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Lutherans in Turkey ask for prayer following devastating earthquake

A collapsed building in Diyarbakır, Turkey (VOA).

UPDATE (February 21, 2023): Another large earthquake hit Turkey on February 20, leading to additional death and destruction. As of this update, more than 47,000 people have been confirmed dead in Turkey and Syria following the first earthquakes on February 6. The ILC urges continued prayer for the people of Turkey and Syria, and invites readers to contact their local church body for additional information on ways to support victims.

TURKEY – The Istanbul Lutheran Church (İstanbul Luteryen Kilisesi – ILK) is requesting prayer following a catastrophic earthquake on February 6, 2023 which has left parts of Turkey and Syria devastated.

As of this publication, more than 6,000 people are confirmed dead and tens of thousands are injured, but officials warn that number will continue to rise. Thousands of buildings have collapsed, and rescuers are facing a race against time and freezing temperatures to save survivors. Countless people have been left homeless, and critical infrastructure has been destroyed. The World Health Organization estimates that upwards of 23 million people have been affected by the earthquake and subsequent aftershocks.

In response to the tragedy, the head of the Istanbul Lutheran Church, Rev. Bahadir Argönûl, is calling for urgent prayer. Some of his congregation have lost family members and many are among those affected by the disaster. “We thank the Lord that our brother, his wife, and their daughter, were saved from the earthquake,” he says. “We request prayers for them and for the tens of thousands of others who are in a similar situation, lacking shelter and daily necessities.”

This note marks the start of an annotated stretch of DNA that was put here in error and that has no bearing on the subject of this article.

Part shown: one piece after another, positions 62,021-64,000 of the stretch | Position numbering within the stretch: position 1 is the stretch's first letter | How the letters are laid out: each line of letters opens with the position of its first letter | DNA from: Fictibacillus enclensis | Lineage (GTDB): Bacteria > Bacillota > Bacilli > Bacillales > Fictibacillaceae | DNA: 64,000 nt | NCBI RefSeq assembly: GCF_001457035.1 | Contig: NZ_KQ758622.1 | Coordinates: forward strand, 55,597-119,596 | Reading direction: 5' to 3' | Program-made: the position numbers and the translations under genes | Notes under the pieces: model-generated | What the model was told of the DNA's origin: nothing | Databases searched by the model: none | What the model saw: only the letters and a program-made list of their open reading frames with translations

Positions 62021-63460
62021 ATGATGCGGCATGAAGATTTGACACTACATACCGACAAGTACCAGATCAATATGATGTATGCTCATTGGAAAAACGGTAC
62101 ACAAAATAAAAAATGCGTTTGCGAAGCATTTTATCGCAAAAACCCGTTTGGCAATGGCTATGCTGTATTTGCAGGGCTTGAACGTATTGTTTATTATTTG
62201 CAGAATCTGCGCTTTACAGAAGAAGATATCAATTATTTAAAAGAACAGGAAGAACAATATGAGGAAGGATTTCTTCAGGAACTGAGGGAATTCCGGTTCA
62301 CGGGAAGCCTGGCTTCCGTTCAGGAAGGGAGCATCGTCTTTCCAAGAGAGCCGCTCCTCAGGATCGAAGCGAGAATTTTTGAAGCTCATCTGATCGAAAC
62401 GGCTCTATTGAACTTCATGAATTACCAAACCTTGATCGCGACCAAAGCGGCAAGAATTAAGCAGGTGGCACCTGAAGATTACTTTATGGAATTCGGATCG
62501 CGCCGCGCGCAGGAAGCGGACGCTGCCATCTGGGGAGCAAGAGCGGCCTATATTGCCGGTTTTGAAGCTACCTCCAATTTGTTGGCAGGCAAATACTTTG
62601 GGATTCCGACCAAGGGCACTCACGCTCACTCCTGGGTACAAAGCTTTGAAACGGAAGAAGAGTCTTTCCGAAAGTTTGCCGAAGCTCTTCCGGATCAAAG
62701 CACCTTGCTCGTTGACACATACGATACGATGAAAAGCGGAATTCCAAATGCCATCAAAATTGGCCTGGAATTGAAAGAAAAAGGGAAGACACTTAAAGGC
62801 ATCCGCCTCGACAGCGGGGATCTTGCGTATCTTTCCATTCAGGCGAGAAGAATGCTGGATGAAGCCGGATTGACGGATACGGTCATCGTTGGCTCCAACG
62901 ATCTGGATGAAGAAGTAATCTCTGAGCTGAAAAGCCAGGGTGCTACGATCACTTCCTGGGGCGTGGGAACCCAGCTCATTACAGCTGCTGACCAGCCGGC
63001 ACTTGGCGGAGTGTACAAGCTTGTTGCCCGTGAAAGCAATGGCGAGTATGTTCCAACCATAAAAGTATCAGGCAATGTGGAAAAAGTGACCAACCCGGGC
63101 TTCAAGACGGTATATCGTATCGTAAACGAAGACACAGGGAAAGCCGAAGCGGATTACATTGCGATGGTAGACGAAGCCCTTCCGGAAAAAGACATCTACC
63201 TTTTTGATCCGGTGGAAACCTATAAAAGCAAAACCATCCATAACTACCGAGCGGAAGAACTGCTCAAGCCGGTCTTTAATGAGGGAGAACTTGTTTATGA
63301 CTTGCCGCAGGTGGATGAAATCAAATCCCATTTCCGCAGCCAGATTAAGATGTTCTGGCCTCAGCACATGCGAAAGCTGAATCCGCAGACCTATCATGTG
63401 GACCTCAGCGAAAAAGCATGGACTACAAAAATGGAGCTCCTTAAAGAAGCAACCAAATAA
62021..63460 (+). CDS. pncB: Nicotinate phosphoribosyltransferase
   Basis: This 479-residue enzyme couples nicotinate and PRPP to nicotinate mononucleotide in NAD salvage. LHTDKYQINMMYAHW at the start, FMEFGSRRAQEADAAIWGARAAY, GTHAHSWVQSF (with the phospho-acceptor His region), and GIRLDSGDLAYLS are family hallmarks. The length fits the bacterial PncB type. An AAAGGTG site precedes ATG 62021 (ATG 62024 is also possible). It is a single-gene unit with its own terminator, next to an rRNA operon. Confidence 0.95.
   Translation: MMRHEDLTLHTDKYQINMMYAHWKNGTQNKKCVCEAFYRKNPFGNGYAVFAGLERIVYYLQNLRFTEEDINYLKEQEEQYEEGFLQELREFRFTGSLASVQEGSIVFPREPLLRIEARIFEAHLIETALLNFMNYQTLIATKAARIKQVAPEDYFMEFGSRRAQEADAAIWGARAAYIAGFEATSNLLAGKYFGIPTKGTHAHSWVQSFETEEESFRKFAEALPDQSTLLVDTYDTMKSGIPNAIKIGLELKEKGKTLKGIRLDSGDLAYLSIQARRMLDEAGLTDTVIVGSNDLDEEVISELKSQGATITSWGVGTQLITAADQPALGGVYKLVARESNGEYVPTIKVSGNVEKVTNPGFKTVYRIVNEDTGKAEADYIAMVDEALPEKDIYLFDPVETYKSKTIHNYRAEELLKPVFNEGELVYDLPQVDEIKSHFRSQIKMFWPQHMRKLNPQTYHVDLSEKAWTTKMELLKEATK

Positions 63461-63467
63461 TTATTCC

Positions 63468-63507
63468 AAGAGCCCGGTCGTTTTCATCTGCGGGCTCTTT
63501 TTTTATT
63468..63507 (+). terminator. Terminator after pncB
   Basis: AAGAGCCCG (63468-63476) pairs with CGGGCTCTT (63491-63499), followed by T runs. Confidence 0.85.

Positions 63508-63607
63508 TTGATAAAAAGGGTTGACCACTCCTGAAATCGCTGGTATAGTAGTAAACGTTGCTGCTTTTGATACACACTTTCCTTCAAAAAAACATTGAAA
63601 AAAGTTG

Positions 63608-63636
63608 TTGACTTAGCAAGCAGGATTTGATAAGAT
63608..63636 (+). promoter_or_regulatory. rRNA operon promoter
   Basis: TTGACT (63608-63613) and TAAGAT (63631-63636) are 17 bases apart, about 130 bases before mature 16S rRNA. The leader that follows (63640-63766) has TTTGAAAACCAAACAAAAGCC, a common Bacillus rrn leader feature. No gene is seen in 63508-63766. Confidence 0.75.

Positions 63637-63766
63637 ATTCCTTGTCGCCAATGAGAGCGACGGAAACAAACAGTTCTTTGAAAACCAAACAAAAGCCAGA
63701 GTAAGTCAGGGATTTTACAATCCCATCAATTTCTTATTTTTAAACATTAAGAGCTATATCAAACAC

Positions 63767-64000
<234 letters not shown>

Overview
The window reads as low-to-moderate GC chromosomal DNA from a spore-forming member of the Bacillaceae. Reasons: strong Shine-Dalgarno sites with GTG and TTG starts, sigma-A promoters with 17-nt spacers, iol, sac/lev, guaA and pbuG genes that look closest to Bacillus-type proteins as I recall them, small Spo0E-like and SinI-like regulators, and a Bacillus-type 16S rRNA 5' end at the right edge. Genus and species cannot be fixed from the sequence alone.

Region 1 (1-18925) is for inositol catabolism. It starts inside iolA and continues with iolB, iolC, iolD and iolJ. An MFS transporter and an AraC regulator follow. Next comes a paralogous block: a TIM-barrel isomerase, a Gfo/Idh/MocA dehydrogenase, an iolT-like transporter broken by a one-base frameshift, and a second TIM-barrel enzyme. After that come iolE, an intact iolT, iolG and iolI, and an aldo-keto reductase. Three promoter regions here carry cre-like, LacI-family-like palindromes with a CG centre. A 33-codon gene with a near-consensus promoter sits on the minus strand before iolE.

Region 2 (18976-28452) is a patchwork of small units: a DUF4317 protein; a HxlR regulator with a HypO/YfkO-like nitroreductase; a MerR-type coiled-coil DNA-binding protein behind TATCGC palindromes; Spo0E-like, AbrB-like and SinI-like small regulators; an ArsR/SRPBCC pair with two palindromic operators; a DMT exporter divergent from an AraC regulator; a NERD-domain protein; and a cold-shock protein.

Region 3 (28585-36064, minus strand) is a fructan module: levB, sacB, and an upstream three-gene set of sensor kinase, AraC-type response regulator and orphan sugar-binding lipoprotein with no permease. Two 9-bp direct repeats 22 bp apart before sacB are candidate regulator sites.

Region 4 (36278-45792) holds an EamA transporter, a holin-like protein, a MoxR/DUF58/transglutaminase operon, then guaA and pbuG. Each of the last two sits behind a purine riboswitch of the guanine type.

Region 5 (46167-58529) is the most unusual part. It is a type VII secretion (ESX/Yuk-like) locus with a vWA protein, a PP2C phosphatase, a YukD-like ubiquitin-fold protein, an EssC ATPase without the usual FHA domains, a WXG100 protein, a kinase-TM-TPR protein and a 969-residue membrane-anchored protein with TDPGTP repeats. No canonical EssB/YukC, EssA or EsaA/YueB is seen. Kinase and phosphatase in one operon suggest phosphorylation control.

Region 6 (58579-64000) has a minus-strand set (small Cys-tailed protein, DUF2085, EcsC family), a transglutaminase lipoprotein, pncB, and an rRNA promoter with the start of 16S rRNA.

“Pray for those who are working to help those who are still trapped under collapsed buildings that many might still be saved,” ILK Pastor Argönûl continued. “May the Lord have mercy on all those who suffer and provide comfort for those who have lost loved ones. And may all this strengthen our faith in Jesus Christ.”

The International Lutheran Council’s Chairman, Bishop Juhana Pohjola of the Evangelical Lutheran Mission Diocese of Finland (ELMDF), is also calling on the international Lutheran community to remember Syria and Turkey in prayer. The ELMDF has close ties to the Istanbul Lutheran Church. “We are witnessing enormous human suffering in Turkey and Syria,” Bishop Pohjola noted, “and we offer our deepest condolences to those who have lost loved ones.”

“We pray for those who have been injured and those who have seen their homes and livelihoods destroyed. Even when the television cameras have moved on to other places, we know that our Lord Jesus Christ and His words of mercy and hope will remain. We pray for the Istanbul Lutheran Church and her witness, that many will receive true comfort in Christ, through whom we find life and salvation. ‘God is our refuge and strength, a very present help in trouble. Therefore we will not fear though the earth gives way, though the mountains be moved into the heart of the sea’ (Psalm 46:1-2).”